LaGuardia and Hostos Community Colleges, in partnership with the New York Community Trust, are launching a new initiative to help low-income New York communities — with a focus on Queens and the Bronx — that have been disrupted by the pandemic of COVID-19. The NYC Accelerated Workforce Recovery Hub is a new model for high-quality, large-scale workforce development. It is funded by a $1.65 million seed grant from the New York Community Trust, the city’s community foundation. Additional donors and federal grants will help build and expand the Hub over time.
The Hub will provide workforce training for high-demand jobs to at least 400 New Yorkers during an initial 18-month pilot period. By helping colleges expand support services to connect graduates to jobs and higher education, the initiative is expected to ultimately reach more than 3,000 students.
“The pandemic has had a devastating economic impact on New Yorkers and taken a heavy toll on communities,” said CUNY Chancellor Félix V. Matos Rodríguez. “We are grateful to the New York Community Trust for this support, which will help staff the workforce training programs at LaGuardia and Hostos Community Colleges. Preparing New Yorkers who have lost their livelihoods to COVID-19 for careers in high-demand sectors is a critical step in the recovery of our city and state.
“CUNY community college continuing education divisions are uniquely positioned to prepare people for well-paying jobs,” said Roderick Jenkins, program director for youth and workforce development at New York Community Trust. . “The Workforce Recovery Hub will ensure immediate and equitable access to workforce training for hundreds of unemployed and underemployed New Yorkers looking to advance their careers.”
“The Hub is a bold effort that will open access to a wide variety of high-demand workforce training programs through scholarships and holistic support services,” said LaGuardia Community College President , Kenneth Adams. “Our partners at New York Community Trust and community organizations and colleagues at CUNY and Hostos Community College share our goal of helping New Yorkers who have been severely impacted by the pandemic gain access to jobs that move them forward in life. and stability.
“Partnering with LaGuardia with support from the New York Community Trust to scale the NYC Accelerated Workforce Recovery Hub is an essential step in supporting the growth and empowerment of our communities that have been so severely impacted during these difficult times. “, Hostos said. Daisy Cocco De Filippis, President of the Community College. “Sharing our resources and our sense of education to positively impact New York’s workforce is important and we’re proud to be part of the job.”
Accelerated training for good jobs
NYC Accelerated Workforce Recovery Hub community partners in Queens and the Bronx will be engaged to recruit underemployed and unemployed residents eager to recover from the setbacks imposed by the ongoing pandemic. LaGuardia will collaborate with Commonpoint Queens and Queens Community House; Bronx partners are being selected.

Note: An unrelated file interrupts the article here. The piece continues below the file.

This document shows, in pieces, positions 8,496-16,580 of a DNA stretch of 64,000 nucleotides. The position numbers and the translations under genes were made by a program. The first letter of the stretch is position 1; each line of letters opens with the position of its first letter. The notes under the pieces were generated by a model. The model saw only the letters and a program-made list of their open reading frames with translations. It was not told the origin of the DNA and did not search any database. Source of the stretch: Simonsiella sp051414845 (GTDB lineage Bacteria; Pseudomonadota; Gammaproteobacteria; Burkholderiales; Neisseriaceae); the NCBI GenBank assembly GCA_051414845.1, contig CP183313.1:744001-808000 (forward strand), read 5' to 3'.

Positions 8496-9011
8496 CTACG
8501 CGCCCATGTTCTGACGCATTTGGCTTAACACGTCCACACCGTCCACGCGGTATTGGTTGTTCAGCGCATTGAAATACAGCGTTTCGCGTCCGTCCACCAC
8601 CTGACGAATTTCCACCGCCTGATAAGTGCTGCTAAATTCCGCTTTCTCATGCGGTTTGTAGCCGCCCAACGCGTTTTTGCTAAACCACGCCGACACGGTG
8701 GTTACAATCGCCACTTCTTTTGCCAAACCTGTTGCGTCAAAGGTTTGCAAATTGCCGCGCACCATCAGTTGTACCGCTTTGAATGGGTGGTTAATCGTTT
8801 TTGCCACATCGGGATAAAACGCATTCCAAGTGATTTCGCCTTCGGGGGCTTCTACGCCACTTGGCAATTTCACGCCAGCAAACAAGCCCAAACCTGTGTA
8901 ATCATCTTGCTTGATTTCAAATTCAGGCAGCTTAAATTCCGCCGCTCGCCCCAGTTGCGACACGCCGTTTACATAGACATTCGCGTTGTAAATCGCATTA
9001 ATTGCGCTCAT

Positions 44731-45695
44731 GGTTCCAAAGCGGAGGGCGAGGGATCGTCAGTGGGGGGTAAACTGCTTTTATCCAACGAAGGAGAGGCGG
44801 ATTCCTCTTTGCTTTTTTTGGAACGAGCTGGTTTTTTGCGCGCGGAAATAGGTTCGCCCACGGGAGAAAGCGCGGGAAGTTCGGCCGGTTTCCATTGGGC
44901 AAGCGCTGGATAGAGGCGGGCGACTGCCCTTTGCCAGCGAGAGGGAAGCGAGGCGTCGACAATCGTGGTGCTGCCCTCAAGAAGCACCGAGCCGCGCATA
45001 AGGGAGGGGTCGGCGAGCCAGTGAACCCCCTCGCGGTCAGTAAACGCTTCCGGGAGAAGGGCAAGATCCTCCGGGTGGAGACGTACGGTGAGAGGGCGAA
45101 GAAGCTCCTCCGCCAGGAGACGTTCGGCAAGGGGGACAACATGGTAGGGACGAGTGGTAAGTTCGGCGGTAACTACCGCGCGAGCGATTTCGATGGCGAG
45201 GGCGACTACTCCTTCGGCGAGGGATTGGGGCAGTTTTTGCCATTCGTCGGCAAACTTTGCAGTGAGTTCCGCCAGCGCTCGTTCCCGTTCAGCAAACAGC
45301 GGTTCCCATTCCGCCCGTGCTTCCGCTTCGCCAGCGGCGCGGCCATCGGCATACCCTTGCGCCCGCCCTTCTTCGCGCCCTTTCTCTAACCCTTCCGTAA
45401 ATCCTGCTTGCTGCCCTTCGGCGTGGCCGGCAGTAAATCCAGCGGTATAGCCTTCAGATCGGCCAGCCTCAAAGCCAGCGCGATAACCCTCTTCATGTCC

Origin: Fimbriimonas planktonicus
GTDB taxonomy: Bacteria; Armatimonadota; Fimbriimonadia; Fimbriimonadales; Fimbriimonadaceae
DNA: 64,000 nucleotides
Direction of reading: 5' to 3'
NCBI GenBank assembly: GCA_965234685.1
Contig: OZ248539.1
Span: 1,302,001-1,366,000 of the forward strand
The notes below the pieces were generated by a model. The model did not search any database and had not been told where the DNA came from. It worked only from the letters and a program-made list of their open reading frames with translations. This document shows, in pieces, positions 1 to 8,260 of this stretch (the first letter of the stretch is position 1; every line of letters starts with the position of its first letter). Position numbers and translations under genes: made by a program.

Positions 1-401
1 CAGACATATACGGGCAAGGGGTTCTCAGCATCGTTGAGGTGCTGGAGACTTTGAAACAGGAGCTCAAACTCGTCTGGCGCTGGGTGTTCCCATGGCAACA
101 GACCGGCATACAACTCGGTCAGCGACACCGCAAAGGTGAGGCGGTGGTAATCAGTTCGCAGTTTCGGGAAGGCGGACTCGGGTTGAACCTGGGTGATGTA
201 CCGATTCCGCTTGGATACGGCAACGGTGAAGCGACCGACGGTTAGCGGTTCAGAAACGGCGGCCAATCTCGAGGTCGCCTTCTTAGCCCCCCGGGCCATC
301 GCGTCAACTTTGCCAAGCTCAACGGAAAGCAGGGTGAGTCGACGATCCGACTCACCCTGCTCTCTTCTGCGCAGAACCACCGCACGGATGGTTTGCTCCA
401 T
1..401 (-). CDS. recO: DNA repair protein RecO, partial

Students will receive full and partial scholarships for high-quality accelerated college vocational training in programs such as physician assistant, practical nurse, electrical, pharmacy technician, patient care technology patients and IT support, to prepare them for well-paying jobs. who require industry-recognized certification to be hired. They will earn college credits that can be applied toward a college degree in the future.
The first cohort of around 50 students, expected to start in March, will receive training for one of eight jobs in healthcare, technology and construction. Each semester, the training programs will be reassessed to reflect the needs of an ever-changing job market.
Targeting those hardest hit by COVID-19
The NYC Accelerated Workforce Recovery Hub initiative aims to address critical workforce equity issues and the ability to scale high-impact workforce training programs within our communities.
The COVID-19 pandemic has been especially cruel to low-income communities of color in Queens and the Bronx, the communities served by LaGuardia and Hostos. Black and Hispanic New Yorkers have been infected at much higher rates than other groups, accounting for nearly 62% of all confirmed COVID-19 deaths.
These communities have also been the hardest hit by the economic crisis triggered by the pandemic. Two-thirds of pandemic-related job losses in New York City were to people of color, with Latinx workers accounting for 32% of jobs lost. The Bronx had the highest level of out-of-school and out-of-work young adults in 2020, at 37% of all young adults. According to a Pew Research Center report, black and Hispanic workers continue to face significantly higher unemployment rates than white workers; the same is true for less educated workers compared to more educated workers. According to data from Opportunity Insights, low-wage employment (defined as earning less than $27,000 a year) is still about 20% behind pre-pandemic levels.
Many Queens and Bronx residents don’t want to return to the low-wage, unstable restaurant and retail jobs that evaporated during the pandemic. Instead, they seek higher quality jobs with more stability and a brighter future for themselves and their families.